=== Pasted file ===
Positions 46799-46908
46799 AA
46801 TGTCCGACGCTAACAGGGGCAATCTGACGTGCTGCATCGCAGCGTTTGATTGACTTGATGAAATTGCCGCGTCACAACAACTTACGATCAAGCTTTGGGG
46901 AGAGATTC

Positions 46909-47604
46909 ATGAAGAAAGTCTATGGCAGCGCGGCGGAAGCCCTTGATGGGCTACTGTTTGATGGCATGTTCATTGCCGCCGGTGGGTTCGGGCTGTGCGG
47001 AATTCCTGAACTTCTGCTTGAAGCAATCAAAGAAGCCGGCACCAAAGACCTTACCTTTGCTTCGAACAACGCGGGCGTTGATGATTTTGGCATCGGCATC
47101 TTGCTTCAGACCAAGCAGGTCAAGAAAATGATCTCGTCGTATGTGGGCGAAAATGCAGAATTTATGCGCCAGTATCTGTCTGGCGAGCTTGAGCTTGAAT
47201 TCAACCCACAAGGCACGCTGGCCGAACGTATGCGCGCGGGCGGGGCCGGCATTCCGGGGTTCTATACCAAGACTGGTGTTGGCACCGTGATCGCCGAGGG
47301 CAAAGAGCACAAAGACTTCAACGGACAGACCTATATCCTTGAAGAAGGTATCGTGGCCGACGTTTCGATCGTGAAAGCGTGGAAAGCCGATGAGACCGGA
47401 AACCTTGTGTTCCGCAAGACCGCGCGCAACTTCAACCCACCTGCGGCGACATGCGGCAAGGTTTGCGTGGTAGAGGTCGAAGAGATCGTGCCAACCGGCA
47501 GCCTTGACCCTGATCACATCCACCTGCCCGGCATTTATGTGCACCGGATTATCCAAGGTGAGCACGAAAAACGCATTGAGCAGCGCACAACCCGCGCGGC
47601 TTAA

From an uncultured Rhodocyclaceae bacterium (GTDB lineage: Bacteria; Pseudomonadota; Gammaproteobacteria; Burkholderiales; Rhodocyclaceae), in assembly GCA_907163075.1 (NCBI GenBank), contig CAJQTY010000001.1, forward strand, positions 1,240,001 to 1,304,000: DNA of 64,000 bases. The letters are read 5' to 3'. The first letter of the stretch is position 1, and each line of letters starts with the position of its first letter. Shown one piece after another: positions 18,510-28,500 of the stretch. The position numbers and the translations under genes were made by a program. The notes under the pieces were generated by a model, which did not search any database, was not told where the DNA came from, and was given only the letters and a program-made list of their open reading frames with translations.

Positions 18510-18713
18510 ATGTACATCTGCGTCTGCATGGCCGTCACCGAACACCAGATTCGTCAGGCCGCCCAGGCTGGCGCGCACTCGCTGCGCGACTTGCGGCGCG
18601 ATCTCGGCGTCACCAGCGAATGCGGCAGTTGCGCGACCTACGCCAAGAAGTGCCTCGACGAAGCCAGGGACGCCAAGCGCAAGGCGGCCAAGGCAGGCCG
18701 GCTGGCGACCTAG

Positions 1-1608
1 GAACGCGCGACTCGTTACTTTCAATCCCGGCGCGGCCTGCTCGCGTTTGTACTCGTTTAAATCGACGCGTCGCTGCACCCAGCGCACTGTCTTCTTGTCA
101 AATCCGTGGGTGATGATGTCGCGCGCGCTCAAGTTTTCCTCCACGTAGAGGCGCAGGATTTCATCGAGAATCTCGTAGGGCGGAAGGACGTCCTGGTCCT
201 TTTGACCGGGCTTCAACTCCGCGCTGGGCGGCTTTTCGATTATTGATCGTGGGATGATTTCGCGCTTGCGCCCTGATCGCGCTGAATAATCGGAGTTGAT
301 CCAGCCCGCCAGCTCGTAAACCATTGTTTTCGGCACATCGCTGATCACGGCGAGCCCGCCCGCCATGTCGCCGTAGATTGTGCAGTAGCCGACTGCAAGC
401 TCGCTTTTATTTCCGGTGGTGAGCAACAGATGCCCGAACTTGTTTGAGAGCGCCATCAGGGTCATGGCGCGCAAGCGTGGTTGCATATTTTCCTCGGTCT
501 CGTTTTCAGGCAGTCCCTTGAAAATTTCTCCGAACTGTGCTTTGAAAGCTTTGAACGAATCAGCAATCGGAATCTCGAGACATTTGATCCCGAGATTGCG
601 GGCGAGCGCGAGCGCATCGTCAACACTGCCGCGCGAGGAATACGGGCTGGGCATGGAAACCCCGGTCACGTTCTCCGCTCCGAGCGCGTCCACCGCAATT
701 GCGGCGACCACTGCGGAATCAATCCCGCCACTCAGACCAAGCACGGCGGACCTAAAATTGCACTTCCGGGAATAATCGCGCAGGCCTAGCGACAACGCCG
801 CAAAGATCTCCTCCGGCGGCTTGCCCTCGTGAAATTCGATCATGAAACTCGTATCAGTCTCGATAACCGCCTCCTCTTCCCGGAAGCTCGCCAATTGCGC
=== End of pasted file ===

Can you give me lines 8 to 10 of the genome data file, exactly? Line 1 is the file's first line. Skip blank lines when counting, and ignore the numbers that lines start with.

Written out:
47101 TTGCTTCAGACCAAGCAGGTCAAGAAAATGATCTCGTCGTATGTGGGCGAAAATGCAGAATTTATGCGCCAGTATCTGTCTGGCGAGCTTGAGCTTGAAT
47201 TCAACCCACAAGGCACGCTGGCCGAACGTATGCGCGCGGGCGGGGCCGGCATTCCGGGGTTCTATACCAAGACTGGTGTTGGCACCGTGATCGCCGAGGG
47301 CAAAGAGCACAAAGACTTCAACGGACAGACCTATATCCTTGAAGAAGGTATCGTGGCCGACGTTTCGATCGTGAAAGCGTGGAAAGCCGATGAGACCGGA